Almost asleep, you think you make out
her breath, the rasp of abalone
scraping the walls of the abyss. Imagine
how strong they are, pink flesh pulling
to the rock with a single touch. Your tongue
swirling in the empty, iridescent shell.
Trapline Mountain, British Columbia | Brandon Broderick - If you love this beautiful picture, like it. We post stuff just like this every day on Facebook. Like us by clicking here: http://on.fb.me/1bgLOYJ - You won’t regret it.
Photo by @argonautphoto (Aaron Huey). Sleeping at a tent camp 3 days into a subsistence trapline deep in #DenaliNationalPark on assignment for @natgeo magazine. The containers are full of frozen fish and other food for the team of sled dogs. by natgeo
The Blueberry River First Nations are arguing in court that based on promises made by the Crown in 1899, resource development should be halted in a huge swath of northeast British Columbia, an area that encompases some of the most intense oil and gas, pipeline and logging activity in the province.
In an injunction application made Monday in the Supreme Court of B.C. the BRFN seek to protect hunting, trapping and fishing rights which they say were guaranteed by Treaty 8 more than 100 years ago. They claim those rights are now being destroyed by the cumulative impact of developments.
BRFN lawyer Maegen Giltrow told court that many areas within the traditional territory of the bands are “perceived as being spoiled or unsafe” because of industrial activity.
She said as roads, gas wells, pipelines and other developments take place, game animals become increasingly scarce and traplines become less productive, forcing people to travel increasingly farther from their homes to harvest from the land.
Ms. Giltrow said sites that have lost game are described as having “gone dark” by BRFN members and that darkness has been spreading rapidly across the landscape near Fort St. John where they live.
In my youth, before I was awakened to the sanctity of all life, I spent a winter trapping mink and fox in the Alaskan bush. My Aunt and Uncle homesteaded in the 1960s and now ran a hunting camp. Since I was Cheechako, a city kid, and not qualified as a guide I was given the job of manning a trapline. The trapline was set along a creek some forty miles by air from the main camp. There was a small “cabin” with a wood stove and a 55 gallon barrel of gasoline with a hand cranked pump used to fill the tank of the snow machine.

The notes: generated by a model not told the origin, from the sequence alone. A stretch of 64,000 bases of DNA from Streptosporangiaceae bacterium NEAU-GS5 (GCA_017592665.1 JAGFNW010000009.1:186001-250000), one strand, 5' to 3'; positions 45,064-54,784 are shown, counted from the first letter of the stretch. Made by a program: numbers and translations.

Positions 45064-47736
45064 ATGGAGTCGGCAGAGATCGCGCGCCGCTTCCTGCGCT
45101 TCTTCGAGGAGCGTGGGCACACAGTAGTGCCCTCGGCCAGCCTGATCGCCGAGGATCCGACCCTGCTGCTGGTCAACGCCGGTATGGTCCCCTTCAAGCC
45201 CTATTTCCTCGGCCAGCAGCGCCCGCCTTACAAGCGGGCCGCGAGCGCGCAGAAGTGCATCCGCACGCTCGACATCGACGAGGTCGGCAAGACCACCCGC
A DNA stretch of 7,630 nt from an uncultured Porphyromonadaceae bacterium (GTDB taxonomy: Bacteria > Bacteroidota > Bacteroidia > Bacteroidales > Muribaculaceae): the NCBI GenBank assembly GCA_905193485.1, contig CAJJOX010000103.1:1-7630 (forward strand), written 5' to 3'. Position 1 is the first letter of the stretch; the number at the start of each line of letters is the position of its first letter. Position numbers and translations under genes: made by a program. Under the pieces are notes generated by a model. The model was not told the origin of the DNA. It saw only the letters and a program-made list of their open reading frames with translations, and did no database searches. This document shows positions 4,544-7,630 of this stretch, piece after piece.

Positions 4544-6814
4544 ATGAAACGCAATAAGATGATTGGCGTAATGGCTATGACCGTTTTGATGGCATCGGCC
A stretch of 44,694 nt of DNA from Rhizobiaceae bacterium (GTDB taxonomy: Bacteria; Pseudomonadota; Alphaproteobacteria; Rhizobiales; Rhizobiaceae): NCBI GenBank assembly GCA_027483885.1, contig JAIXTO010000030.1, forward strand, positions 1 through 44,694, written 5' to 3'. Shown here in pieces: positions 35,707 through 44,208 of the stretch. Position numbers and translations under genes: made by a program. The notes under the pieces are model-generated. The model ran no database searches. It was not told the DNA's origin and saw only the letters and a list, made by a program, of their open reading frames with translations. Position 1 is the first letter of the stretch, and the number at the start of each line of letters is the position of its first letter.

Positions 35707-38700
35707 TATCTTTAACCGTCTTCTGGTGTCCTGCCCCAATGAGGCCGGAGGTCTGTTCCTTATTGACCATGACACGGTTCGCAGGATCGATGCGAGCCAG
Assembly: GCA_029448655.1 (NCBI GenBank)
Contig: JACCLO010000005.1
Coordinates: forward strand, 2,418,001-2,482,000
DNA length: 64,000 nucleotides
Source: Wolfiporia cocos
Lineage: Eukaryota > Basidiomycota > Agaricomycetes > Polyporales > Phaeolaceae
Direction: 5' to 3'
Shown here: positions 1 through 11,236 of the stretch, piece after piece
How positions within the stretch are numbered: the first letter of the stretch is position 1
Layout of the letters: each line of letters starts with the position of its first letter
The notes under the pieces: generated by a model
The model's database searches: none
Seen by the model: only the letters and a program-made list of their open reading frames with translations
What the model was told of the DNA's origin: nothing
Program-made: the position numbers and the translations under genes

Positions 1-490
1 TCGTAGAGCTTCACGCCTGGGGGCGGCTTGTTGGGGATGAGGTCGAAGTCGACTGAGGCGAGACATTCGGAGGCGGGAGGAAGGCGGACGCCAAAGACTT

I was riding the trapline with my dog ‘mede running alongside the snow machine. I came around a bend and saw a wolf pack tearing apart my catch. Now generally wolves don’t attack hunters but this was a particularly cold winter and food was damned scarce. I guess they were pissed at my interrupting their feed. Two of the wolves rushed me and I panicked.
Yep, panicked at the worst possible time. I fell off the snow machine into a snow bank. My rifle was still in its holster on the now overturned machine. Then without a thought ‘mede just jumped in the middle of that pack. Bravest damn thing I have ever seen. I got up, fumbled for a bit and dug my rifle out. I let off a wild shot and winged one of the wolves and they all bolted. Snarling at me as if to say “you got lucky this time human”.
Old ‘mede was more or less fine. He was chewed up a bit and had his ear torn but it was nothing a week of rest and a few salmon wouldn’t fix. That dog wasn’t afraid of anything. He would have charged Satan himself had the old bastard been man enough to show himself. I didn’t know it then but this was only the first of two times ole ‘Mede was going to save me that winter. Two ravens like a couple of old Indian men settled on a scrub spruce and laughed at me as if this was the funniest thing they had ever seen. As for me … well let’s just say I didn’t stop shakin’ until I was back in the cabin zipped into my mummy bag with two shots of Jack Daniels in me.
Waswanipi — Negotiating rough forestry roads in his black Ford F150 pickup, Don Saganash explains how he came to lead the Waswanipi Cree of Northern Quebec in their battle to save the last intact boreal forest on their territory.
“My late dad, a year before he passed away, he appointed me as a tallyman,” Saganash recalls.
The role of the tallyman, a term dating back to fur-trading days, is to manage the traplines where beavers and other fur-bearing animals are caught, and also to safeguard the forest, rivers and lakes, as well as the fish, mammals and game birds that provide food for Cree communities.
The boreal forest north of the Waswanipi townsite is divided into 52 designated traplines, each averaging about 700 square kilometres in size.
“You take care of the trapline,” Allan Saganash Sr. told his son in 2006, adding this condition: “You have to try to block the forestry (industry).”
According to the Waswanipi Forest Authority, forestry companies now extract about 15 million trees a year from the 35,000-square-kilometre Waswanipi Eeyou Istchee (as the local Cree call their land). That’s an area about half the size of New Brunswick.